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Almond Biscotti - Cantucci in Tin by Antonio Mattei

Almond Biscotti - Cantucci in Tin by Antonio Mattei
Almond Biscotti - Cantucci in Tin by Antonio Mattei
Almond Biscotti - Cantucci in Tin by Antonio Mattei
Almond Biscotti - Cantucci in Tin by Antonio Mattei

Almond Biscotti - Cantucci in Tin by Antonio Mattei

Almond Biscotti in a beautiful tin that you can prodlly display on your kitchen counter.

Size: 7 inches wide - 7 inches tall

Net Weight: 500 gr - 17.63 oz

Product of Tuscany, Italy

Antonio Mattei's classic biscotti ( twice baked - Bis: twice, Cotti: cooked or baked) are considered throughout Tuscany and Italy as the standard-bearer of all Biscotti, the one every Tuscan family will stock in their pantry. The size, texture and taste are what every Italian considers the real thing, and that which all other producers try to copy and imitate. Packed in the traditional blue paper bags tied in the traditional string for over 100 years.

The Biscotti di Prato Antonio Mattei are made with high quality ingredients like Apulian almonds, farm fresh eggs which impart that golden yellow color, pine nuts from Pisa. You can taste the rich nuts over the flour and sugar that dominate the flavour of most biscotti.

Traditionally served at the end of the meal with a glass sweet Tuscan Vin Santo, many of the local people argue whether is correct to dip the biscotto in the wine or not. Serve along panna cotta, gelato, or as part of an afternoon tea.

Tin packs are traditionally used for better preservation of biscuits; Biscottificio has been offering them since the last century, not only for the maintenance of its biscuits, but also as reusable containers.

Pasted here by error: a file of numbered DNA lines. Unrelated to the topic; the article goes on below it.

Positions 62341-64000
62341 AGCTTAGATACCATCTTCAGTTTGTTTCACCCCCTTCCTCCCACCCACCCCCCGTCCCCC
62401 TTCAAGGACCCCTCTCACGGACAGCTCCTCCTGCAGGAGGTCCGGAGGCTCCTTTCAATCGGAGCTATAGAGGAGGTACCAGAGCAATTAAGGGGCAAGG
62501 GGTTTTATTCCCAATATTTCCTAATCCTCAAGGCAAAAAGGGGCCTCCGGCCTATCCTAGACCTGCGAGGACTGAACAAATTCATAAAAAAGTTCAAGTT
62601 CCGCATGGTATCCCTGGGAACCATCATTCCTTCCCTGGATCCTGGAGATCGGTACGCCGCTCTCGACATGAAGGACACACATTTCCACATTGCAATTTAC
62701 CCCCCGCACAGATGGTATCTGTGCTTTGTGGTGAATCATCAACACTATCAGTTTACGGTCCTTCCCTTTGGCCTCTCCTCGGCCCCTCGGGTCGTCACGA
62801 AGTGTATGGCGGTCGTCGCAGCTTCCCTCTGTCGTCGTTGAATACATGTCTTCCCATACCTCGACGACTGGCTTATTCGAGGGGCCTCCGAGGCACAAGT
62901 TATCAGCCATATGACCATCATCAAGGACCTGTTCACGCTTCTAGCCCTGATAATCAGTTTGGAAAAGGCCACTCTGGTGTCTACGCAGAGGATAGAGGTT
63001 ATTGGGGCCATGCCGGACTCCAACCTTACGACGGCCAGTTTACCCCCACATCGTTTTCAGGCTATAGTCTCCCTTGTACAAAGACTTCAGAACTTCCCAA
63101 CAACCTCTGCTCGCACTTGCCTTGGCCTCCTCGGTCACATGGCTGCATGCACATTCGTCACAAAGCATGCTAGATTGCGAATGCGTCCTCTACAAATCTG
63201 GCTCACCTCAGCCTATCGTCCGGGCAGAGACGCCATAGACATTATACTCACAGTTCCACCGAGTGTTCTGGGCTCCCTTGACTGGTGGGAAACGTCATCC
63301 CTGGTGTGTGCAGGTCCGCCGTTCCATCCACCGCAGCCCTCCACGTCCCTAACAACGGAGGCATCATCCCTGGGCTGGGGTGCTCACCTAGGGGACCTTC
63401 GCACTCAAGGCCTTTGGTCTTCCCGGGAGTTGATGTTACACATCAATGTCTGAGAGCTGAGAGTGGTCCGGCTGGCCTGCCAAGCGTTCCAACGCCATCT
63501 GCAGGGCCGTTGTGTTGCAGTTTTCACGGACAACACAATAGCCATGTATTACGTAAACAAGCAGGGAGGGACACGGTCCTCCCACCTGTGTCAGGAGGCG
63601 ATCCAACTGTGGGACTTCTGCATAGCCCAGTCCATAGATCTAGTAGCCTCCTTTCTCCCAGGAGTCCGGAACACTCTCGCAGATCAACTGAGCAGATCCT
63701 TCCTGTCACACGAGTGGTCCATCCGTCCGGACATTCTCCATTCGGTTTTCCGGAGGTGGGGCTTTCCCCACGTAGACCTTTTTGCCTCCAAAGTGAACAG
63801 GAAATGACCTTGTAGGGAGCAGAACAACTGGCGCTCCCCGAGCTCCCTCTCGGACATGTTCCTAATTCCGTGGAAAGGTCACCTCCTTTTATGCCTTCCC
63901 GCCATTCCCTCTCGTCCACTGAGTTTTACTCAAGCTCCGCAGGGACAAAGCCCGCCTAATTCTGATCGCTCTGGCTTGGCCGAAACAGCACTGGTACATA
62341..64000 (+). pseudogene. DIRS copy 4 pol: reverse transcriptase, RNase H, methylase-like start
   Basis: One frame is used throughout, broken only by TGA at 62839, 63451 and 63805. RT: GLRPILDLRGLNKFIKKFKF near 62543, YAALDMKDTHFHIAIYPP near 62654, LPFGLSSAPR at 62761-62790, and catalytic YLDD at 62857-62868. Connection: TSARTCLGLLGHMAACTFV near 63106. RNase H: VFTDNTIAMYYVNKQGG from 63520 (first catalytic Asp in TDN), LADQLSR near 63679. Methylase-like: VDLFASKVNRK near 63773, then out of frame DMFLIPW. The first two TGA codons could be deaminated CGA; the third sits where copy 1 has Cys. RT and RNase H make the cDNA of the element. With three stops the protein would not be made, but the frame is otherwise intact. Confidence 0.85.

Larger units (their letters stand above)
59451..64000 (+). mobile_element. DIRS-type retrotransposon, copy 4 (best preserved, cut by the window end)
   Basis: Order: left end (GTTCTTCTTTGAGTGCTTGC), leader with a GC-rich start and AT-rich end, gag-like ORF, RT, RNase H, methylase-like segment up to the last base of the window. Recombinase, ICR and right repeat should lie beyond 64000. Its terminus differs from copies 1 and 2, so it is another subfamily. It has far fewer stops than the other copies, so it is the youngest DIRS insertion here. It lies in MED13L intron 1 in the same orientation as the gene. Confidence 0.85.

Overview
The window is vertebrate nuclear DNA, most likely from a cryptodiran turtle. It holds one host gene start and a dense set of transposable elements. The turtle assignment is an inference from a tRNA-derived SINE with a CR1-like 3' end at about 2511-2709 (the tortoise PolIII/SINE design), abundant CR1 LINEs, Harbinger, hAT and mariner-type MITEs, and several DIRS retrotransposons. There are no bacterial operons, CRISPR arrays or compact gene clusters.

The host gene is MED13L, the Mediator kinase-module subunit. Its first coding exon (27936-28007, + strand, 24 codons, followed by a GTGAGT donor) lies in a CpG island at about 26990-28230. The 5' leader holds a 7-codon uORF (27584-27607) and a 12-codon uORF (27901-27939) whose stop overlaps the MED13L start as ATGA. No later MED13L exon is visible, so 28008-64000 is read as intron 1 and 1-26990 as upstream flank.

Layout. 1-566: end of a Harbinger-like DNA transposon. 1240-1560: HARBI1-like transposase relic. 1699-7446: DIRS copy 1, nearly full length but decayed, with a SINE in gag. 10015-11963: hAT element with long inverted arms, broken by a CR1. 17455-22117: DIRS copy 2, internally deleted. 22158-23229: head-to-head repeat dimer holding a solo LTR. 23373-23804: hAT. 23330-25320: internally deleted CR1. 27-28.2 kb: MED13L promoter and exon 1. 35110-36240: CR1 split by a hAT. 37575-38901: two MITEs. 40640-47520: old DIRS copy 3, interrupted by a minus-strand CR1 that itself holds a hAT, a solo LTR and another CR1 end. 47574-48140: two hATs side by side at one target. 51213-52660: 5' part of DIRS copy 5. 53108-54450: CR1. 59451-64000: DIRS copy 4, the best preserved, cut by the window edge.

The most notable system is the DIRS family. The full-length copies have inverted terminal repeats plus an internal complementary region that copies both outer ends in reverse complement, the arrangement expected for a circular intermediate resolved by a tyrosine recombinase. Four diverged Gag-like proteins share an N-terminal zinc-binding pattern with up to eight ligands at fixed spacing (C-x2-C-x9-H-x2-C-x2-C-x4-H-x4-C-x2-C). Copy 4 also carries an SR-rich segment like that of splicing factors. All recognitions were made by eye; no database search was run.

In 1858 in Prato, in Via Ricasoli 22, Antonio Mattei opened his Biscuit factory with resale, and began to bake a dry almond biscuit, a recipe he developed, which would become the traditional Prato Almond Biscuit; that biscuit immediately would have crossed not only the Grand Duchy borders, but the future Italy. For more than a century and a half it has not really been a Sunday, or “feast” in the houses of the people of Prato, without the so-called “cantuccini” in the Blue Bag, or one of the other good products baked by Biscottificio, all now deeply embedded in the Italian gastronomic tradition.
The fame of Mattei products, in fact, soon began to spread beyond city and regional boundaries: the merit medal in 1861 at the Italian Exposition and the honorable mention at the Universal Exposition in Paris in 1867, are the proof. Like the quotations, because the Biscotti di Prato have had illustrious fans: in addition to the Artusi’s, which shows the recipe of Torta Mantovana in his famous recipe book, the products of Antonio Mattei has been mentioned also by Malaparte, Ardengo Soffici, Sem Benelli, Hermann Hesse, and the Italian Presidents Carlo Azeglio Ciampi and the USA President Bill Clinton.

Antonio Mattei’s children had never been much interested in their father’s business, but among the apprentices working with him in the factory there was one of proved talent and passion, Ernesto Pandolfini, grandfather to Marcella, Elisabetta, Francesco and Letizia.
He was an orphan and had been raised by his aunt Italia, who took over Mattei’s business, in 1908, for her beloved nephew. That is how the story of three generations of biscuit makers begins.  Ernesto Pandolfini created and developed new products, such as the Filone candito, Brutti Buoni, Biscotto della Salute, which are now thought of as the bakery’s signature products and whose recipes and cooking methods are as strictly followed as those used in the making of the Biscotto di Prato.

Apologies if some breakage occurs during shipping.

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